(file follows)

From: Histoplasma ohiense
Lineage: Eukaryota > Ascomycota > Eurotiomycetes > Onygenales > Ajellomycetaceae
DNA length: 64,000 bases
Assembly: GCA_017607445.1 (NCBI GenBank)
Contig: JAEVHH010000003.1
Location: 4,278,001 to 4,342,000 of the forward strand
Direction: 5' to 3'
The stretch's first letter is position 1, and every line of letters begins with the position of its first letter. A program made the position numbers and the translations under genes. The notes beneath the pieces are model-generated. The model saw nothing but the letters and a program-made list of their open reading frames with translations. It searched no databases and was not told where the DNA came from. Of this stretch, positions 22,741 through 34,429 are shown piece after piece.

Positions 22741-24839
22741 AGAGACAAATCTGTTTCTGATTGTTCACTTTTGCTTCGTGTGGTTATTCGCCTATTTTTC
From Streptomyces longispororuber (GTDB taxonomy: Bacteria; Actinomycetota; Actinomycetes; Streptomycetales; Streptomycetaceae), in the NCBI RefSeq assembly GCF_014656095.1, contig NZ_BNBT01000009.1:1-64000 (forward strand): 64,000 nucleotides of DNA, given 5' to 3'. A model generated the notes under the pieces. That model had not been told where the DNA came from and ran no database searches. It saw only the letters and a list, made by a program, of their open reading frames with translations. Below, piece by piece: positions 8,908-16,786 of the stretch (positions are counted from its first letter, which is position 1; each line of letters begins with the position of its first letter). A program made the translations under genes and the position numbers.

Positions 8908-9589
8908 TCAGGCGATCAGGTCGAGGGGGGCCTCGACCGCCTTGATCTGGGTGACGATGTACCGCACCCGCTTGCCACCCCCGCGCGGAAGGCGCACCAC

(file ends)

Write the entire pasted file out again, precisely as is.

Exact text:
From: Histoplasma ohiense
Lineage: Eukaryota > Ascomycota > Eurotiomycetes > Onygenales > Ajellomycetaceae
DNA length: 64,000 bases
Assembly: GCA_017607445.1 (NCBI GenBank)
Contig: JAEVHH010000003.1
Location: 4,278,001 to 4,342,000 of the forward strand
Direction: 5' to 3'
The stretch's first letter is position 1, and every line of letters begins with the position of its first letter. A program made the position numbers and the translations under genes. The notes beneath the pieces are model-generated. The model saw nothing but the letters and a program-made list of their open reading frames with translations. It searched no databases and was not told where the DNA came from. Of this stretch, positions 22,741 through 34,429 are shown piece after piece.

Positions 22741-24839
22741 AGAGACAAATCTGTTTCTGATTGTTCACTTTTGCTTCGTGTGGTTATTCGCCTATTTTTC
From Streptomyces longispororuber (GTDB taxonomy: Bacteria; Actinomycetota; Actinomycetes; Streptomycetales; Streptomycetaceae), in the NCBI RefSeq assembly GCF_014656095.1, contig NZ_BNBT01000009.1:1-64000 (forward strand): 64,000 nucleotides of DNA, given 5' to 3'. A model generated the notes under the pieces. That model had not been told where the DNA came from and ran no database searches. It saw only the letters and a list, made by a program, of their open reading frames with translations. Below, piece by piece: positions 8,908-16,786 of the stretch (positions are counted from its first letter, which is position 1; each line of letters begins with the position of its first letter). A program made the translations under genes and the position numbers.

Positions 8908-9589
8908 TCAGGCGATCAGGTCGAGGGGGGCCTCGACCGCCTTGATCTGGGTGACGATGTACCGCACCCGCTTGCCACCCCCGCGCGGAAGGCGCACCAC